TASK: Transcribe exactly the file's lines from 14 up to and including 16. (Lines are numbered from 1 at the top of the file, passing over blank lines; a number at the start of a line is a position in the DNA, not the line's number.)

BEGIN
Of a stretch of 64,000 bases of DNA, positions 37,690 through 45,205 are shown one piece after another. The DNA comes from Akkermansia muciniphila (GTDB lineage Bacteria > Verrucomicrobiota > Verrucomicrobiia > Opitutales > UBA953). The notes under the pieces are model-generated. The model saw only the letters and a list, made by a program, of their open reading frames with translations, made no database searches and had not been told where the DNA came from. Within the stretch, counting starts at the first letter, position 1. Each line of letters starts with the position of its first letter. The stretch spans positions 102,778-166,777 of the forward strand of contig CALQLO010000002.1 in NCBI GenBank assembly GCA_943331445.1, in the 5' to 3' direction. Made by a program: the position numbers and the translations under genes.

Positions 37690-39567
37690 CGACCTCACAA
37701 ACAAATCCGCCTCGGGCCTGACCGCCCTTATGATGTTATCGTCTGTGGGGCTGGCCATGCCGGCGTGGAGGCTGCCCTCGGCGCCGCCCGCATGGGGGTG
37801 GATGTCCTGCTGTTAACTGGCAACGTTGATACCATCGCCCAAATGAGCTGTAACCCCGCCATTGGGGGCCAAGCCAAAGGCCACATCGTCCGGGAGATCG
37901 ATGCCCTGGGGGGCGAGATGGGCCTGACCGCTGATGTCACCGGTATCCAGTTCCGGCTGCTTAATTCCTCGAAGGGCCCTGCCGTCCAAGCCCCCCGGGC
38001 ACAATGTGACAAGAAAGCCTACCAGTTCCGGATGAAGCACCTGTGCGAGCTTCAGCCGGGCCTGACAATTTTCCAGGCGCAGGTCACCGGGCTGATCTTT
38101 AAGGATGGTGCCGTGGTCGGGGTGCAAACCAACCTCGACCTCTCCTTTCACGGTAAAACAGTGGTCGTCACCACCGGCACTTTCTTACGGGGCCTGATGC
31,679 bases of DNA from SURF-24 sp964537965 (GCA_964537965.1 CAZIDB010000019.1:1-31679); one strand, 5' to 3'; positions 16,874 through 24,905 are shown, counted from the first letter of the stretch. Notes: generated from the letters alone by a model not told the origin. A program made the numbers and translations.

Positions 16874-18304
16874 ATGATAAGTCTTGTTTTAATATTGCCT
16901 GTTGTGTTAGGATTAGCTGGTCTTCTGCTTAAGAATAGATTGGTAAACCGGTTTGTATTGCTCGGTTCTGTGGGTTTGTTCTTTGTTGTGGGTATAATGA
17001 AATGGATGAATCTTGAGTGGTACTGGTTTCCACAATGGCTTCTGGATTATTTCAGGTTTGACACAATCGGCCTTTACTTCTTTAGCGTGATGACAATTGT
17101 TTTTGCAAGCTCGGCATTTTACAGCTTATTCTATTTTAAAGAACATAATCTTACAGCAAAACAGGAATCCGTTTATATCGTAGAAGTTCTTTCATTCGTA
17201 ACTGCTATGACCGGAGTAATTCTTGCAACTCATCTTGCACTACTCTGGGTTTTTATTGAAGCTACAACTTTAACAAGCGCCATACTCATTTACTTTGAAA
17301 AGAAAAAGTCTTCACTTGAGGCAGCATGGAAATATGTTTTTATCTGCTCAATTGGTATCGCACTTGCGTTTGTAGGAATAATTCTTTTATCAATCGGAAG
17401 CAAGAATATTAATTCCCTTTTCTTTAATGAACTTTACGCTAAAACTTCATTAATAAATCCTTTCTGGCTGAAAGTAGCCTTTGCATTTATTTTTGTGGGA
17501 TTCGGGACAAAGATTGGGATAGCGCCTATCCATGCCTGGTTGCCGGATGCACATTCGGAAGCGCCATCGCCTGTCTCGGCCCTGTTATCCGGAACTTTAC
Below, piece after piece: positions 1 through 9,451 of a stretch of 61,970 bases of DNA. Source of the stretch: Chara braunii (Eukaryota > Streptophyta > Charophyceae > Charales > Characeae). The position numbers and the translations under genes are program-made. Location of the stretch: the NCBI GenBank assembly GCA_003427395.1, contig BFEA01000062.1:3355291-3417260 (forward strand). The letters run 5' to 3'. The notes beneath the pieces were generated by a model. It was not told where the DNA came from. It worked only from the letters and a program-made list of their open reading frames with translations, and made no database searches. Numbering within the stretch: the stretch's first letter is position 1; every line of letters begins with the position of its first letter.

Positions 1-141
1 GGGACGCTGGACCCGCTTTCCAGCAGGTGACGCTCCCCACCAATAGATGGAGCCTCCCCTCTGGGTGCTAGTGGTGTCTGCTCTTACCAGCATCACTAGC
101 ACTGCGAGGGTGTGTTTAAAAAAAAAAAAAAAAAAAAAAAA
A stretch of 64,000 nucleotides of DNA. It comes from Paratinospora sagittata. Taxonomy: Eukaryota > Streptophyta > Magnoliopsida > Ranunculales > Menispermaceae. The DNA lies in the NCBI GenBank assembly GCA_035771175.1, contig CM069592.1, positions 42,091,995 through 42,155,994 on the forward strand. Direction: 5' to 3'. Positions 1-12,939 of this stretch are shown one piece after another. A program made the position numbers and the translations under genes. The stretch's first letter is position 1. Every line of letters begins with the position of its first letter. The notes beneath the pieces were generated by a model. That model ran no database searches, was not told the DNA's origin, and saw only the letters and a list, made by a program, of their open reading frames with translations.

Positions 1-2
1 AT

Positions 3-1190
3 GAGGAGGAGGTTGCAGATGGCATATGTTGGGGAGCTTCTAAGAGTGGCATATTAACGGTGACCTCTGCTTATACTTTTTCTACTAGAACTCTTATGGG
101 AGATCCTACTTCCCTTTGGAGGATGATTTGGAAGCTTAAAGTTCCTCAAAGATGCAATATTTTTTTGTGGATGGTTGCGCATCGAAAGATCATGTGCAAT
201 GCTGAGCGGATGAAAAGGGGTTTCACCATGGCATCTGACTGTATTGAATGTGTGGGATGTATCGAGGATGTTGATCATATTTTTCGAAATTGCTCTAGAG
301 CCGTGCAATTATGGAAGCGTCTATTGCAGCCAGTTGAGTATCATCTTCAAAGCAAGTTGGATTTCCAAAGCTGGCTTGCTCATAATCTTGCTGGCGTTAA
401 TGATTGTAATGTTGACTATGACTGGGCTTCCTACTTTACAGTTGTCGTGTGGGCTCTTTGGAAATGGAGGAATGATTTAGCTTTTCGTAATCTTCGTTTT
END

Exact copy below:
17101 TTTTGCAAGCTCGGCATTTTACAGCTTATTCTATTTTAAAGAACATAATCTTACAGCAAAACAGGAATCCGTTTATATCGTAGAAGTTCTTTCATTCGTA
17201 ACTGCTATGACCGGAGTAATTCTTGCAACTCATCTTGCACTACTCTGGGTTTTTATTGAAGCTACAACTTTAACAAGCGCCATACTCATTTACTTTGAAA
17301 AGAAAAAGTCTTCACTTGAGGCAGCATGGAAATATGTTTTTATCTGCTCAATTGGTATCGCACTTGCGTTTGTAGGAATAATTCTTTTATCAATCGGAAG